When I first ventured into the world of cloth diapers over 3 years ago, I didn’t even consider prefolds.
As far as I was concerned, I was going to have enough to learn being a new mom, I didn’t need some complicated folding and pinning to learn on top of it. Plus, although my husband was all for using cloth, he wanted to go with a style that would be as easy to use as possible.
Now that we are expecting our second child in less than 3 months and have a lot more parenting experience under our belt, prefold cloth diapers don’t seem like such a big deal. And, honestly, if I would have taken a closer look at prefolds I would have realized they are really quite easy to use.
My main reason for re-visiting prefolds is that I didn’t want to use disposables on our newborn for the first few weeks like we did with Evalee. As I think back, I am not quite sure why we didn’t have our cloth system ready to go until then…it just worked out that way. But I do remember hating the disposables and being happy when our Bum Genius order arrived…but I will save that for another post.
Now although I have an ample supply of pocket style cloth diapers ready to go, that style runs a little high in the rise and will interfere with the cord healing. Thus my research into prefolds since they are ideal for a newborn.
- Chinese prefolds
- Bleached Cotton
- Unbleached Cotton
- Organic Cotton
- Hemp or Bamboo
If you are on a budget, unbleached cotton prefolds are the most economical cloth diapering system available. You will need to purchase multiple sizes as your baby grows, as well as new covers, but in the end they are still the most affordable way to go. Plus, you can simply buy as you go and spread out the cost over time rather than having to make one big purchase.
Now lets talk about folding and pinning. With the new covers out there you really don’t need to do either if you don’t want to. Simply fold the prefold in thirds, lay it inside the cover and wrap the baby just as you would in a disposable.
Some say that taking the time to fold and secure the prefold with something in addition to the cover can help to prevent leakage and blow outs. Which makes sense. There are a ton of videos out there ( I plan to do one myself once our baby comes and I have a live model to show you) demonstrating how to fold a prefold.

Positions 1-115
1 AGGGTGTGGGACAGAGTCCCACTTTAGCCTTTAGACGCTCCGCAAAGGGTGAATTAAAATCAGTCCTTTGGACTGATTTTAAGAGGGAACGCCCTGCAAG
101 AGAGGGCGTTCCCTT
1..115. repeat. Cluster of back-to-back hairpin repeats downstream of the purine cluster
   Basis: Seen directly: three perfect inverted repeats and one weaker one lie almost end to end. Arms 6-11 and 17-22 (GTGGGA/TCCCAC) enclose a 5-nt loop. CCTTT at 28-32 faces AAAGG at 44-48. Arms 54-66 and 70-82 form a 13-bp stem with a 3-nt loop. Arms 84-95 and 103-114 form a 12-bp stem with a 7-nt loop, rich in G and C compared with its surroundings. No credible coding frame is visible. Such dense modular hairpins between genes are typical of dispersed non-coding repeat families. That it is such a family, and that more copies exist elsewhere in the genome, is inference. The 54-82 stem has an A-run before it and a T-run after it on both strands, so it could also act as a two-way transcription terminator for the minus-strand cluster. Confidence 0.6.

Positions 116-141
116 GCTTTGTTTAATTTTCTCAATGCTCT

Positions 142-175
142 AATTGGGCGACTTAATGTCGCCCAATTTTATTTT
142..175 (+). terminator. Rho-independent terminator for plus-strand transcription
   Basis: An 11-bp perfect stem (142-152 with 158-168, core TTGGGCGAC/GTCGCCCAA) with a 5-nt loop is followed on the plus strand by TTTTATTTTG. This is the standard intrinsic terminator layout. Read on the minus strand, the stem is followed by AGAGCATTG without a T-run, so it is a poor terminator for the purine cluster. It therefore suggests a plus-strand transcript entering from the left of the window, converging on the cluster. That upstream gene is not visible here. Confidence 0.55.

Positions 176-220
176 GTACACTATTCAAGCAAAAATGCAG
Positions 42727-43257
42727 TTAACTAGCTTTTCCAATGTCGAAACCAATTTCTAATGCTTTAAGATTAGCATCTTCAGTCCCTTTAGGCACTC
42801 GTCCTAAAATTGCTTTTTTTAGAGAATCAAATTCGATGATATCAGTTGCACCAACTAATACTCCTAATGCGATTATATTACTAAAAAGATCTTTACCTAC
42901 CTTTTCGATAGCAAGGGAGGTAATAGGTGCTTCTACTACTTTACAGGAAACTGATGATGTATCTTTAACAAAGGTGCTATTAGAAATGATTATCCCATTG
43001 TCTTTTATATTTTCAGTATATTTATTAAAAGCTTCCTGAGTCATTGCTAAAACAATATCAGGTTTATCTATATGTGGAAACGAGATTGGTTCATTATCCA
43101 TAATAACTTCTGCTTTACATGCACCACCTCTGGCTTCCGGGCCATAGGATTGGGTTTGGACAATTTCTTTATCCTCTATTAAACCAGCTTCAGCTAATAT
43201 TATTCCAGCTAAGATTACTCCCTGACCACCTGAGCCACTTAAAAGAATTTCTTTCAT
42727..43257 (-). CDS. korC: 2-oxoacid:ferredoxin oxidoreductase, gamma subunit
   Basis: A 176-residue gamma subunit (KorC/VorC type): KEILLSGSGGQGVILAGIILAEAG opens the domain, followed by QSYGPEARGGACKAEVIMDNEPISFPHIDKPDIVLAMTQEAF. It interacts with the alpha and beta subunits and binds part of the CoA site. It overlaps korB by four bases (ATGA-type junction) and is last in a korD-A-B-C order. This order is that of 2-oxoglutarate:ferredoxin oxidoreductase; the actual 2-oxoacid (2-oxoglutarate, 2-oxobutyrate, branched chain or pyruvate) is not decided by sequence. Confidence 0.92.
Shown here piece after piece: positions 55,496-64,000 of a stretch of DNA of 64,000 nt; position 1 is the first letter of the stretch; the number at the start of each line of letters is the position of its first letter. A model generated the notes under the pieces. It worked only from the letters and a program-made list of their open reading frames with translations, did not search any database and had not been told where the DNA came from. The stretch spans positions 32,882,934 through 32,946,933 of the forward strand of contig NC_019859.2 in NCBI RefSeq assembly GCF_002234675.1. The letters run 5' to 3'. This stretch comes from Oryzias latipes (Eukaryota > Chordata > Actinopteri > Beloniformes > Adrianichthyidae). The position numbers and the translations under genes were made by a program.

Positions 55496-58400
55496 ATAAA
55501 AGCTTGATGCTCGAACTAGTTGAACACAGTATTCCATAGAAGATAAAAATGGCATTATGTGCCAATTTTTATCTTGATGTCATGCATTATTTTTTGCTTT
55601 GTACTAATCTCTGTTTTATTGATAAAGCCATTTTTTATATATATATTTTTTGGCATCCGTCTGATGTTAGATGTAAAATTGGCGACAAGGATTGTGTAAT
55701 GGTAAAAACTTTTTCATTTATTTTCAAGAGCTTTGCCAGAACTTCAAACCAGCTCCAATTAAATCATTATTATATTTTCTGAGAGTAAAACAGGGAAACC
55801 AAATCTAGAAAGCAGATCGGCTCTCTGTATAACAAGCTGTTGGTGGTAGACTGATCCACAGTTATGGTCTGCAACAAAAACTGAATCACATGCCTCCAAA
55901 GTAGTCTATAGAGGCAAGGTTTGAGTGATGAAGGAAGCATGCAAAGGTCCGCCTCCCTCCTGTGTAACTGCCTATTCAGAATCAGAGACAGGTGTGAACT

There is a cool little device called a snappi. I picked one of these up as well when I purchased my lot of prefolds. As you can see, it eliminates the need for pins but offers a secure fit reducing the risk of leaks and blow outs.
As with folding, there are several videos and images providing step by step instructions showing you how to use a snappi. Essentially, each end of the snappi has these little “teethy’ clips, similar to what you would use for an ace bandage but not metal or sharp. These clips with the teeth clasp onto the prefold.
You start with the left of right and finish with the clip on the crotch area. Once you get the hang of it, its really quite easy to use.
Finally there are the covers. Now in our grandma’s day the only covers were those awful plastic pants that did not breath at all and left little red marks on baby’s legs and waist. Not anymore.
Now are there are all sorts of cloth diaper covers with fun patterns and Velcro closures that are just as easy to use as the snappi. Again, the one con or draw back to using prefolds and covers are the need to purchase multiple sizes as your baby grows but you only need a handful of covers since you can reuse them multiple times a day. There are also cloth diaper covers that have snap system that will allow the cover to grow with your baby.
My initial investment into cloth diapers was just shy of $500 since we ended up going with the 24 count package of Bum Genius. I just purchased 24 newborn cotton prefolds with 4 covers for just over $100. A starter package of Bummis, a nice prefold diaper system, runs about $135 depending on the retailer.
The one drawback with the Bummis system is that the weight class starts at 8 pounds. This is not a problem for me since my babies average almost nine pounds at birth, newborns tend to be in the 6 to 7 pound range.
In the end, you will spend about the same amount of money no matter what style you go with, its just a matter of if you want to spend it all at once or spread it out over time.
If you are still unsure, check out my post Overview of Cloth Diaper Styles where I provide a brief description of the various styles.
As always, if you have any questions please leave them in the comment box below and I will get back to you right away.